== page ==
ATRIPLEX hortensis var. rubra
Plant Common Name
Red Butterleaves, Red Cultivated Orache
A cool-season annual originating in Asia but naturalized throughout much of the rest of the world, orache has long been cultivated for its nutritious, tasty, and attractive leaves. The variety rubra is known for its stunning red or purple leaves and stems. It has given rise to numerous showy-leaved cultivars.
Heart-shaped or arrow-shaped leaves with smooth or toothed margins line the upright unbranched stems. The leaves and stems have a luminous sheen when young. In hot weather stems "bolt," elongating to produce numerous spike-like clusters of inconspicuous purplish-green flowers. Although the feathery flower heads are attractive, bolting causes plants to decline in flavor. Orache bolts less readily than spinach, making it a better choice as a summer vegetable. If not deadheaded plants will self-sow, often coming true from seed.
This easy to grow crop may be started indoors or sown directly in the garden. It prefers full sun and moist, fertile, well-drained soil. It tolerates poor soils and saline conditions. Orache will withstand light frost. Sow in late fall or early spring in temperate zones and in winter in frost-free climates. Feed with a balanced fertilizer once plants begin to leaf out. Orache grows best when watered regularly.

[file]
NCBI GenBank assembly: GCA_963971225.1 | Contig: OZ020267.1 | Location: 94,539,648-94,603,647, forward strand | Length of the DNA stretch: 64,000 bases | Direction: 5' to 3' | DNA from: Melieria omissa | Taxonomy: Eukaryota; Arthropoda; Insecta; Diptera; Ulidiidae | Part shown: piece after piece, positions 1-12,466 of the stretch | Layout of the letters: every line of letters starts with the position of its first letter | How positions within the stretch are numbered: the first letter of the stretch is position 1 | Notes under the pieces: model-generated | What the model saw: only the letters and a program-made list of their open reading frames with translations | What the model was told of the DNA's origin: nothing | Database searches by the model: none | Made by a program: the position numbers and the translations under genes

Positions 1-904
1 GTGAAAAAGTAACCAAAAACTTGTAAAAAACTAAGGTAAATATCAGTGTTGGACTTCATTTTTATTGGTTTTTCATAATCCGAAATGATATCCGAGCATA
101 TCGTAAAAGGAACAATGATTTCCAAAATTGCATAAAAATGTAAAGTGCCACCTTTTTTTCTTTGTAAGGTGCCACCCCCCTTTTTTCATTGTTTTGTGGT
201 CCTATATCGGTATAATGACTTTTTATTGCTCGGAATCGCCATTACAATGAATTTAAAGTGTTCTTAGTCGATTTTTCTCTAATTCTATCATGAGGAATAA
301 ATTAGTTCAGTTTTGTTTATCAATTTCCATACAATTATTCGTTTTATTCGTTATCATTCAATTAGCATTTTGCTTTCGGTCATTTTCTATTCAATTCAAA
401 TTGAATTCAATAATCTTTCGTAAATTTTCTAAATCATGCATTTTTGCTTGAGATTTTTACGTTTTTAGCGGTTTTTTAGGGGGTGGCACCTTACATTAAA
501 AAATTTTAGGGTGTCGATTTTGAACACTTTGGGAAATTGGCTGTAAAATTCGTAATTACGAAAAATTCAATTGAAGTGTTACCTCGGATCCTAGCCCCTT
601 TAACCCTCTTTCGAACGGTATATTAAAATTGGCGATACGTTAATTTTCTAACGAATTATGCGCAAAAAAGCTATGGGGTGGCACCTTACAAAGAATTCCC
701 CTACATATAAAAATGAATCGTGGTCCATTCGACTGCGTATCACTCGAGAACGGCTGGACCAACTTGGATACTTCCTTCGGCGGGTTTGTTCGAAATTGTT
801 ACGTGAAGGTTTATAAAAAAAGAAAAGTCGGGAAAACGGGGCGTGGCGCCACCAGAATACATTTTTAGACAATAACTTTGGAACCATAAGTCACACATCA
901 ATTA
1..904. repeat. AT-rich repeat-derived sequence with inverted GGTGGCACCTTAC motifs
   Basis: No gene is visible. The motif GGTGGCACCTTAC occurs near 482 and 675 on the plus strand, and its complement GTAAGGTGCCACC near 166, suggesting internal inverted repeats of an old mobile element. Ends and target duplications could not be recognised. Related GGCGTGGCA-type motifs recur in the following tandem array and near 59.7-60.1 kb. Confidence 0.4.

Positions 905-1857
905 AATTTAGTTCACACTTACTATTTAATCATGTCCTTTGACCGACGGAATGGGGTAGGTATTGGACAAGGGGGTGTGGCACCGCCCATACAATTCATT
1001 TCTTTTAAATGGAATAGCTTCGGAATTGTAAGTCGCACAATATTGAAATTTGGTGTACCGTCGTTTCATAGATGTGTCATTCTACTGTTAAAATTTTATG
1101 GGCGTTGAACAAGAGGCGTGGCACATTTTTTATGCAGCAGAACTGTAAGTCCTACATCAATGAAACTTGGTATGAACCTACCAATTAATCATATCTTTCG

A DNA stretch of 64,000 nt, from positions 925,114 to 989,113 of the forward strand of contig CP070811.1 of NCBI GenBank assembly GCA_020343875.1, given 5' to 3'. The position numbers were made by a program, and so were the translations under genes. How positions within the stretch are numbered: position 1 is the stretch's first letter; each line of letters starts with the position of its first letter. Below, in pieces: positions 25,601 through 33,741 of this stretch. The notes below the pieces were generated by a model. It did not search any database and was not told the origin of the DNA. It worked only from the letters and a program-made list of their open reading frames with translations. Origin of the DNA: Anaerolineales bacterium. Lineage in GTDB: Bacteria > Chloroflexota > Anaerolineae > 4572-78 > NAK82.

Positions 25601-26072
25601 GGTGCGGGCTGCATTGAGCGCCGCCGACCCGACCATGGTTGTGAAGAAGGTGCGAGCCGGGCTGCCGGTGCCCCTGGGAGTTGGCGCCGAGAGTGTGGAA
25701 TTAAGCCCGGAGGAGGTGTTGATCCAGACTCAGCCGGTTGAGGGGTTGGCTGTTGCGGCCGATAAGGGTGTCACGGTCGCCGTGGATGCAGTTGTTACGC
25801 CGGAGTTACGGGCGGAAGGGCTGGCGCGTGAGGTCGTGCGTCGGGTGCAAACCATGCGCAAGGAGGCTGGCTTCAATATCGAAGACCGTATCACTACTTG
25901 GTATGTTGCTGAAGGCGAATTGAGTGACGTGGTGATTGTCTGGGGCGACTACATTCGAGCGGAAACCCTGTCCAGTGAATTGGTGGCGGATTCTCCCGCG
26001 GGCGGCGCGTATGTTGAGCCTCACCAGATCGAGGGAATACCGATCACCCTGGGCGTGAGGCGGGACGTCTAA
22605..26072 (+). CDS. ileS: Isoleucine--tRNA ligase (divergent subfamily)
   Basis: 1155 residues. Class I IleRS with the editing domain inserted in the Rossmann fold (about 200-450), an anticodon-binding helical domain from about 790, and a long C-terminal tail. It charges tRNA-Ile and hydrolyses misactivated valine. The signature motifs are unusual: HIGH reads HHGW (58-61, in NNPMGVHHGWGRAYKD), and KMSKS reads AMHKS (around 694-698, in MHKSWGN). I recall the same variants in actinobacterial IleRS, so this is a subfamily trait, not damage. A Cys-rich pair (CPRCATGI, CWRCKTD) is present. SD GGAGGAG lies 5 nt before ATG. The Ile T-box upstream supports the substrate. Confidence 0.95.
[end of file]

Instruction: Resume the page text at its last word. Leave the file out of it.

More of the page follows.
Although well suited to the vegetable garden, red orache also makes an outstanding ornamental plant. Harvest a few leaves per plant starting about 40 days after sowing. Best flavor comes from young, vigorously growing plants. Cook orache as you would spinach, or toss it raw in salads; the colorful leaves provide a visual punch to any meal. Most red-leaved forms do not lose their color when cooked.
AHS Heat Zone
9 - 1
1'-4' / 0.3m - 1.2m
9"-12" / 22.9cm - 30.5cm
Late Spring, Early Summer, Summer, Late Summer, Early Fall
Acidic, Neutral, Alkaline
Spring, Summer, Fall, Winter
Bedding Plant, Container, Edible, Herb / Vegetable, Mixed Border
Sharp or Has Thorns